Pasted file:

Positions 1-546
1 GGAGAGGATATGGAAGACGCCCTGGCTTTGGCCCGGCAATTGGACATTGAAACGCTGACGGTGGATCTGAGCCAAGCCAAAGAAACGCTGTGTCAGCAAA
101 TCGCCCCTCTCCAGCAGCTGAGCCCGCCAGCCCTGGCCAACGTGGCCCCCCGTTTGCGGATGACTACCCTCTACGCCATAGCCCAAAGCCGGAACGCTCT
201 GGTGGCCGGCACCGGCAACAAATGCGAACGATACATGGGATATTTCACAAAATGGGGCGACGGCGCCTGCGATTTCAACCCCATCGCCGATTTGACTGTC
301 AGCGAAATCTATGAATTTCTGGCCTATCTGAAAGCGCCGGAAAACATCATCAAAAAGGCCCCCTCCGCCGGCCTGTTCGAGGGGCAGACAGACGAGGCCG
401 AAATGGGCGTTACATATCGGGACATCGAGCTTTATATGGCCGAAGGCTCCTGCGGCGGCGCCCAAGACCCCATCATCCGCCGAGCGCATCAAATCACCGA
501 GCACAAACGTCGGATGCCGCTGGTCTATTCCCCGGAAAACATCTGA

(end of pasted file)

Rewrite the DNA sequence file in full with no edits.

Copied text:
Positions 1-546
1 GGAGAGGATATGGAAGACGCCCTGGCTTTGGCCCGGCAATTGGACATTGAAACGCTGACGGTGGATCTGAGCCAAGCCAAAGAAACGCTGTGTCAGCAAA
101 TCGCCCCTCTCCAGCAGCTGAGCCCGCCAGCCCTGGCCAACGTGGCCCCCCGTTTGCGGATGACTACCCTCTACGCCATAGCCCAAAGCCGGAACGCTCT
201 GGTGGCCGGCACCGGCAACAAATGCGAACGATACATGGGATATTTCACAAAATGGGGCGACGGCGCCTGCGATTTCAACCCCATCGCCGATTTGACTGTC
301 AGCGAAATCTATGAATTTCTGGCCTATCTGAAAGCGCCGGAAAACATCATCAAAAAGGCCCCCTCCGCCGGCCTGTTCGAGGGGCAGACAGACGAGGCCG
401 AAATGGGCGTTACATATCGGGACATCGAGCTTTATATGGCCGAAGGCTCCTGCGGCGGCGCCCAAGACCCCATCATCCGCCGAGCGCATCAAATCACCGA
501 GCACAAACGTCGGATGCCGCTGGTCTATTCCCCGGAAAACATCTGA